Assign Roles

For assignments that require the group to work through a process together to answer each question, you should define roles and let your students make only a few (3-5) submissions.

The submissions limitation helps all group members take the work seriously and encourages your students to think carefully before they submit their responses.

Well-defined roles help your students to work productively together; preferably students should change roles during the term in order to practice the skills required for each role. Common roles for 3- and 4-person groups are described in the following table.



Manager or Organizer
The group leader who ensures that the group completes the task
  • Directs the sequence of steps in the problem.
  • Manages time. Example: "We have to move on. If we have time, we'll come back to this discussion later."
  • Reinforces the merits of everyone's ideas. Example: "That's an interesting idea. Does anyone else have a suggestion before we evaluate it?"
  • Ensures that each group member participates. Example: "Does anyone have an idea what approach we could take for this problem?"
Responsible for developing consensus, recording group decisions, and submitting answers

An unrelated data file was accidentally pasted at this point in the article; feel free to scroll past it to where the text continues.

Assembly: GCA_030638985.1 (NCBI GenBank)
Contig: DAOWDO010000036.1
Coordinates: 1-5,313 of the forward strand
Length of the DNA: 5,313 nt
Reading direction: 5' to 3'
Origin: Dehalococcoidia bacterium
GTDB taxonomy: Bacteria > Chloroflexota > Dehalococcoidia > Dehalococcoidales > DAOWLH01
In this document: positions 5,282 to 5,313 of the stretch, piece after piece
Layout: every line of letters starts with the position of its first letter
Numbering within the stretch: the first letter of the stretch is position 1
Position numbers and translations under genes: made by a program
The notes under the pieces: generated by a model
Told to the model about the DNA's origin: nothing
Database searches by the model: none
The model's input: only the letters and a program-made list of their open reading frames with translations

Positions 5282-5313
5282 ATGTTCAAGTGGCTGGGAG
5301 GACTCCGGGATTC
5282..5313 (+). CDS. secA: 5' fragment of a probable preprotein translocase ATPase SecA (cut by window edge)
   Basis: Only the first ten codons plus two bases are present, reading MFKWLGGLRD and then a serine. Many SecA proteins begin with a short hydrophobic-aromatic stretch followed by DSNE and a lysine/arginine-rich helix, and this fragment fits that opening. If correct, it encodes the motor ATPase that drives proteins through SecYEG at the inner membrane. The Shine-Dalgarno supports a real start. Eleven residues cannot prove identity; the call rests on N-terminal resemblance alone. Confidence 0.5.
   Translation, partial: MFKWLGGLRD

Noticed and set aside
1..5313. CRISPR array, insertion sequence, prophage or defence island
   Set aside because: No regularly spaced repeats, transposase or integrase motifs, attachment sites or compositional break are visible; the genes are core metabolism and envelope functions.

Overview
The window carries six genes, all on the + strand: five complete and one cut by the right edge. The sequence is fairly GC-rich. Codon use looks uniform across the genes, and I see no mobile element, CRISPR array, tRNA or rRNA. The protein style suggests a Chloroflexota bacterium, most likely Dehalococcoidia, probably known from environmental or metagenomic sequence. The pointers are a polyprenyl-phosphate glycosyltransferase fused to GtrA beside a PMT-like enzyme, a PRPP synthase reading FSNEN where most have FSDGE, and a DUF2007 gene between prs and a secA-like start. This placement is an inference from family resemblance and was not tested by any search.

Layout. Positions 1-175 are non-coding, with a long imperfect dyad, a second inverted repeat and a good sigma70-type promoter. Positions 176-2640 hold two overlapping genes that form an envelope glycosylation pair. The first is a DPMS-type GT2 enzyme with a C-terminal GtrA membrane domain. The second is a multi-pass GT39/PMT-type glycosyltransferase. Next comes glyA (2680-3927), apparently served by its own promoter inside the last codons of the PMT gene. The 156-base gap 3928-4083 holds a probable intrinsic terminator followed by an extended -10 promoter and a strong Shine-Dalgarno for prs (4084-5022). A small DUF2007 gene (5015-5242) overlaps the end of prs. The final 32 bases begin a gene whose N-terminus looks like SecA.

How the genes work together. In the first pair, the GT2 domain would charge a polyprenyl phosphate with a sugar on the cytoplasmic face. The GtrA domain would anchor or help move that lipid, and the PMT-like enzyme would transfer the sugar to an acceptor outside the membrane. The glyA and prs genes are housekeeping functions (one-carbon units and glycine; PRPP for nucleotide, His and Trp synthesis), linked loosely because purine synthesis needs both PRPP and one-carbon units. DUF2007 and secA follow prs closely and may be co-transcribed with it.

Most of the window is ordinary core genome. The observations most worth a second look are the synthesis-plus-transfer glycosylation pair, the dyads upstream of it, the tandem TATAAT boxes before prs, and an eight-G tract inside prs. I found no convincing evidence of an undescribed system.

• Writes actual steps on the whiteboard.
  • Checks for understanding of all group members. Example: "Does everyone understand what concept this experiment is covering, and how it is used?"
  • Makes sure all group members agree on each step of the problem. Example: "I'm hearing more than one idea. Can we agree on how to proceed?"
Skeptic or Questioner
Responsible for ensuring that the group considers alternative ideas and does not draw conclusions prematurely
  • Makes sure all possible problem-solving strategies are explored. Example: "Can we visualize this problem differently?"
  • Suggests alternative approaches or concerns with suggested processes. Example: "Are we using the correct units?"
  • Provides reasoning and explanations of steps to group members as necessary. Example: "Does anyone want me to explain what's helpful about this diagram?"
Summarizer (optional)
Responsible for helping to motivate the group and reiterating what has been accomplished
  • Summarizes the solution and the group's discussion. Example: "So, we started with the fundamental principle of momentum, and proceeded to …"
  • Maintains group's energy through encouragement, humor, enthusiasm, or other methods. Example: "I see that we are on the right track. Good job, everyone!"